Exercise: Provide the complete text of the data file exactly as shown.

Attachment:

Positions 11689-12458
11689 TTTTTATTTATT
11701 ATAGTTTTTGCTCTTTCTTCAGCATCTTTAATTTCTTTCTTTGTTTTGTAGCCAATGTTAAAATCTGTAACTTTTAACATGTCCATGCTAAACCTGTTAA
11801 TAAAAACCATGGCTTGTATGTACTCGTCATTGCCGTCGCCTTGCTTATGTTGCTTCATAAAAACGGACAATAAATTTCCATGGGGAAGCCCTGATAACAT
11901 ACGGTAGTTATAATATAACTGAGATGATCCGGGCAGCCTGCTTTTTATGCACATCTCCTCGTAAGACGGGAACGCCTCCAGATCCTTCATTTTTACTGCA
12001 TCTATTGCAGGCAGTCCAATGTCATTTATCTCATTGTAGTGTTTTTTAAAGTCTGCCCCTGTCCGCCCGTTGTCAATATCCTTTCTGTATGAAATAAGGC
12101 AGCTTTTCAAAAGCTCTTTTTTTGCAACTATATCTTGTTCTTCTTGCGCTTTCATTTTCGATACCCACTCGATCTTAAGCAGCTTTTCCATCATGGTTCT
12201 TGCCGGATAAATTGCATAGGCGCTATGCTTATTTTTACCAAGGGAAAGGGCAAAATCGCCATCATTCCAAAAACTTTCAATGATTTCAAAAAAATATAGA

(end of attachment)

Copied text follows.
Positions 11689-12458
11689 TTTTTATTTATT
11701 ATAGTTTTTGCTCTTTCTTCAGCATCTTTAATTTCTTTCTTTGTTTTGTAGCCAATGTTAAAATCTGTAACTTTTAACATGTCCATGCTAAACCTGTTAA
11801 TAAAAACCATGGCTTGTATGTACTCGTCATTGCCGTCGCCTTGCTTATGTTGCTTCATAAAAACGGACAATAAATTTCCATGGGGAAGCCCTGATAACAT
11901 ACGGTAGTTATAATATAACTGAGATGATCCGGGCAGCCTGCTTTTTATGCACATCTCCTCGTAAGACGGGAACGCCTCCAGATCCTTCATTTTTACTGCA
12001 TCTATTGCAGGCAGTCCAATGTCATTTATCTCATTGTAGTGTTTTTTAAAGTCTGCCCCTGTCCGCCCGTTGTCAATATCCTTTCTGTATGAAATAAGGC
12101 AGCTTTTCAAAAGCTCTTTTTTTGCAACTATATCTTGTTCTTCTTGCGCTTTCATTTTCGATACCCACTCGATCTTAAGCAGCTTTTCCATCATGGTTCT
12201 TGCCGGATAAATTGCATAGGCGCTATGCTTATTTTTACCAAGGGAAAGGGCAAAATCGCCATCATTCCAAAAACTTTCAATGATTTCAAAAAAATATAGA